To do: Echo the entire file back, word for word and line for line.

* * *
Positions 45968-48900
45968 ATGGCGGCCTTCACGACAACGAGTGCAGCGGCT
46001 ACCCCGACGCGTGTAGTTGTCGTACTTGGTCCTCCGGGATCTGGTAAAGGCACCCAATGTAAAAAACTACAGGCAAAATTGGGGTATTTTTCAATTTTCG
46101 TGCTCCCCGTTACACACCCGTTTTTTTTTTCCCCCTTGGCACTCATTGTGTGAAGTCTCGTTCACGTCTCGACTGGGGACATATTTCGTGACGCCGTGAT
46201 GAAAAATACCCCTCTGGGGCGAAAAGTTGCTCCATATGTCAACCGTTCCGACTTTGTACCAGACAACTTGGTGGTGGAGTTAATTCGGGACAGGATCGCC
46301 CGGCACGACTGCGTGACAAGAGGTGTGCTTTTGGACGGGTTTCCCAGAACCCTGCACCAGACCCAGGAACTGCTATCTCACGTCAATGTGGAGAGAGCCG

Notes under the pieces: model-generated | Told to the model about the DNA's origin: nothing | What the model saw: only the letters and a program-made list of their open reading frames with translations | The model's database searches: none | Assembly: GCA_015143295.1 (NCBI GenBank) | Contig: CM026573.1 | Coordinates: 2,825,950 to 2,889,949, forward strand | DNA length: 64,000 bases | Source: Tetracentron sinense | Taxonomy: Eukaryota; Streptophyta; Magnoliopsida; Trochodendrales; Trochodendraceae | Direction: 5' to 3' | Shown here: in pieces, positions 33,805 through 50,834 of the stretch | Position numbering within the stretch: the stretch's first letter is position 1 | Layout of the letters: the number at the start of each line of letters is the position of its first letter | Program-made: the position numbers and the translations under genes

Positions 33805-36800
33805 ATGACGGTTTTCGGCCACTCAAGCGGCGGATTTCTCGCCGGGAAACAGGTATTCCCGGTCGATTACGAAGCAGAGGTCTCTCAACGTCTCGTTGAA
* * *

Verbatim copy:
Positions 45968-48900
45968 ATGGCGGCCTTCACGACAACGAGTGCAGCGGCT
46001 ACCCCGACGCGTGTAGTTGTCGTACTTGGTCCTCCGGGATCTGGTAAAGGCACCCAATGTAAAAAACTACAGGCAAAATTGGGGTATTTTTCAATTTTCG
46101 TGCTCCCCGTTACACACCCGTTTTTTTTTTCCCCCTTGGCACTCATTGTGTGAAGTCTCGTTCACGTCTCGACTGGGGACATATTTCGTGACGCCGTGAT
46201 GAAAAATACCCCTCTGGGGCGAAAAGTTGCTCCATATGTCAACCGTTCCGACTTTGTACCAGACAACTTGGTGGTGGAGTTAATTCGGGACAGGATCGCC
46301 CGGCACGACTGCGTGACAAGAGGTGTGCTTTTGGACGGGTTTCCCAGAACCCTGCACCAGACCCAGGAACTGCTATCTCACGTCAATGTGGAGAGAGCCG

Notes under the pieces: model-generated | Told to the model about the DNA's origin: nothing | What the model saw: only the letters and a program-made list of their open reading frames with translations | The model's database searches: none | Assembly: GCA_015143295.1 (NCBI GenBank) | Contig: CM026573.1 | Coordinates: 2,825,950 to 2,889,949, forward strand | DNA length: 64,000 bases | Source: Tetracentron sinense | Taxonomy: Eukaryota; Streptophyta; Magnoliopsida; Trochodendrales; Trochodendraceae | Direction: 5' to 3' | Shown here: in pieces, positions 33,805 through 50,834 of the stretch | Position numbering within the stretch: the stretch's first letter is position 1 | Layout of the letters: the number at the start of each line of letters is the position of its first letter | Program-made: the position numbers and the translations under genes

Positions 33805-36800
33805 ATGACGGTTTTCGGCCACTCAAGCGGCGGATTTCTCGCCGGGAAACAGGTATTCCCGGTCGATTACGAAGCAGAGGTCTCTCAACGTCTCGTTGAA